Short Cuts

Lightning strikes twice for vid artists Jason Archer and Paul Beck; plus Helen Lee, Kier-La Janisse, and Lunafest.

Lightning Redux Dept.: Who says lightning doesn't strike twice? Certainly not local video artisans Jason Archer and Paul Beck, who nabbed an MTV Video Music Awards Latino America award for their work on south-of-the-border hip-hop rocksters Molotov's single "Frijolero" last Thursday evening. The Video of the Year Award comes nipping at the heels of their recent Latin Grammy win for the same track. Sadly, the logistics of the event forced Archer and Beck to once again jet down to the global epicenter of dull nightlife, Miami Beach, where they endured not only the sheer agony of winning "another damn award," but also had to sit through performances by the likes of Iggy Pop, the Mars Volta, and share breathing room with former Rage Against the Machiner Zach de la Rocha at Miami's Jackie Gleason Theatre, where the ceremony was held. After that, the Waking Life animators took in a post-awards party jam-packed with "gorgeous supermodels" and, um, the guys from Sum 41. It's a dog's life, guys. Back in Austin, Archer & Company spent last Saturday evening at a "surprise" fete held at "Best of Austin" winner the Escapist Bookstore on South First, where the assembled throng noshed on the requisite booze 'n' food while Archer held court and promised another win within the week. (Feel free to hold your breath on that one: The pair recently completed a video for emerging Latin sensation Juanes, who perhaps not coincidentally won Artist of the Year at the MTV event. So who says lightning can't strike three times?)... Congratulations to University of Texas film phenom Helen Lee, whose short "Sophie" picked up a Priddy Bros. Productions Triumph Award at the recent 2003 Angelus Awards Student Film Festival in Hollywood. The Angelus award betters Archer and Beck's by a cool $5,000 cash prize. Not too shabby all around... It's Halloween, which if you're like me means you've spent the past four nights at the Alamo Drafthouse Downtown, where new programmer-babe-in-town Kier-La Janisse has been running her CineMuerte International Fantastic Film Festival all week long. Tonight (Friday) is the last evening, but you still have time to catch the final midnight screening of Night Warning, featuring Kill Bill's Bo Svenson... And as if that weren't enough, film festivalwise, Thursday, Nov. 6, is the Reel Women-sponsored Lunafest. The single-evening fest features six short films "by, for, and about women," and benefits the Breast Cancer Fund. More online at Is it that time of year or what? Two major Austin-lensed films are currently experiencing growing pains. First, the Farrelly Brothers-produced The Ringer, starring yahooligan Johnny Knoxville, is on "hiatus" for an unknown amount of time. Local crew were called over the weekend and told not to bother showing up for work on Monday, and although studio scuttlebutt is predictably tight-lipped, a source close to the production office says various key positions are being reshuffled. The other production to hit something of a skid is no less than The Alamo, which has been bumped from its slated holiday season opening to April, ostensibly because the now-three-hour-long film still needs various editing and post-production tweakings. This comes on the heels of a spate of downright awful reviews on Ain', which pegged the film as disastrously overlong and "emotionally uninvolving." Disney honcho Dick Cook was quoted in Wednesday's Variety as saying the decision "was made at the request of the filmmakers, who felt they needed additional time to complete this great movie." A tip from those who have seen the film's trailer: Don't mess with the astonishing audio mix on those cannonballs, guys. We thank you in advance... If you've been wondering what's up with The Show With No Name's scheduling of late -- or lack thereof -- host Charlie Sotelo sends word that they're back on the air and featuring an extended, 90-minute time slot this weekend so that they can grace us with Robert Frank's genius documentary on the Rolling Stones' 1972 world tour, Cocksucker Blues. Rarely seen because Mick and the boys banned its release and obtained a court injunction against its distribution due to the many scenes of drug-fueled mayhem and wayward groupie groping, the film is one of those cult gems that you've got to see to believe, and this might well be your only chance. The episode airs Sunday, Nov. 2, 10pm, on cable access Channel 10.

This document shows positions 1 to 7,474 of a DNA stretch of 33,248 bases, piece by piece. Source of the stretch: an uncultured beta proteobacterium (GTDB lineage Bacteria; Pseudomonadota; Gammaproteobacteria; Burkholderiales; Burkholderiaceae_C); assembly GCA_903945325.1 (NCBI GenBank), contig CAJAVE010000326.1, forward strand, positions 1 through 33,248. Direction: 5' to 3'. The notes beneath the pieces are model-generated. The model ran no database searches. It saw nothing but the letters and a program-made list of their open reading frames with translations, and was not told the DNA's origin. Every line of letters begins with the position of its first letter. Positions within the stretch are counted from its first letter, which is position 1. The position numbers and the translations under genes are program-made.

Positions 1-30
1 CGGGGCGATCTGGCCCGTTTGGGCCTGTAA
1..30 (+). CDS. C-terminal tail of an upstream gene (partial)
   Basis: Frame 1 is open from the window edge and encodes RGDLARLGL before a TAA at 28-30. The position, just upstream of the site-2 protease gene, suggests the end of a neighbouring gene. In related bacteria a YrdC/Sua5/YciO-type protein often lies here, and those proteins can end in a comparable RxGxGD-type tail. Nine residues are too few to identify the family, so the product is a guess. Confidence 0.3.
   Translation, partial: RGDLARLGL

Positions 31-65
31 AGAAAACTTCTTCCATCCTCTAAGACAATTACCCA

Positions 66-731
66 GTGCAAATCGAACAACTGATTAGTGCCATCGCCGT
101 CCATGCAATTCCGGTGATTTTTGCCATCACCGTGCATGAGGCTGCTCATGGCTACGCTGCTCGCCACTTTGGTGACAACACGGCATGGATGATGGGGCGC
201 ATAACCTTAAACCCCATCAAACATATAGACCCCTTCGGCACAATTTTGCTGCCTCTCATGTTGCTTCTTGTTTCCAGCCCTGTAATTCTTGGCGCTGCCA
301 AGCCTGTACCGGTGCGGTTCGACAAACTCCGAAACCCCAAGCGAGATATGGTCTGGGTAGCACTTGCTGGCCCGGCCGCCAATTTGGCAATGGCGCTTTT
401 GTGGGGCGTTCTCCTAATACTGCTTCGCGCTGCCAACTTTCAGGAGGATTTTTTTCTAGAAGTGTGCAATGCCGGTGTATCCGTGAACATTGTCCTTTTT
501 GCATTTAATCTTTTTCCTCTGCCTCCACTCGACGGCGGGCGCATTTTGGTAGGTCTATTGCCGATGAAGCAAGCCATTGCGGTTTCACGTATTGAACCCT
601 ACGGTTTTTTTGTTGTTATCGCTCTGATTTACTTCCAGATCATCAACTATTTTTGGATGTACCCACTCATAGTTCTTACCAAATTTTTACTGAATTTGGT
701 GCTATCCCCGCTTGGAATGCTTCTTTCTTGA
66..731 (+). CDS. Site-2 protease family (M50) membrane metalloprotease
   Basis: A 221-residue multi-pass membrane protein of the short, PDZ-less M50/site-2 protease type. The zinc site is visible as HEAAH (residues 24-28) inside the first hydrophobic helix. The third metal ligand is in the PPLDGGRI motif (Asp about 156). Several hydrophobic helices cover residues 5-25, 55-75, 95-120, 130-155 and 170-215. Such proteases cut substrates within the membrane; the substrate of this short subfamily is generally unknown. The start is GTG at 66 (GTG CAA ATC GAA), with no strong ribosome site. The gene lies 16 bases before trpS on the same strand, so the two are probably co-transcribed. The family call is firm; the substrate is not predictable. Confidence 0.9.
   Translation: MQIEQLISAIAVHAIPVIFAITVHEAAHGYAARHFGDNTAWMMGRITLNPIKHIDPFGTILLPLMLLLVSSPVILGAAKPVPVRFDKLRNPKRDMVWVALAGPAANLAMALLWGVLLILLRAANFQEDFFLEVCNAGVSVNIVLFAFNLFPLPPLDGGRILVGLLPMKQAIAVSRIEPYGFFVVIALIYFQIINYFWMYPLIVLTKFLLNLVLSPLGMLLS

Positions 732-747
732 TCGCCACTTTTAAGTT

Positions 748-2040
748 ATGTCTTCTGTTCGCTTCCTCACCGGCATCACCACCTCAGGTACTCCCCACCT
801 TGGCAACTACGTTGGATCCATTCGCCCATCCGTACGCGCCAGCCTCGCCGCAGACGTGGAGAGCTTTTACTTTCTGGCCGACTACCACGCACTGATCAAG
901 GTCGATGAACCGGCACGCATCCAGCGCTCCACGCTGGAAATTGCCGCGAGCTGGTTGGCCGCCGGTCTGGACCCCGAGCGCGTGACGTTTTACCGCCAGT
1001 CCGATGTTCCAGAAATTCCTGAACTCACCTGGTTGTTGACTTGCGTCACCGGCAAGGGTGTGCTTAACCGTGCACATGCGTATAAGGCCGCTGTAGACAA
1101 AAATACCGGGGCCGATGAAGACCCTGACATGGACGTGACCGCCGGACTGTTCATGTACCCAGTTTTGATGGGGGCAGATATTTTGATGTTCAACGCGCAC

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Jason Archer, Paul Beck, Helen Lee, Kier-La Janisse, Cinemuerte International Fantastic Film Festival, Bo Svenson, Reel Women, Lunafest

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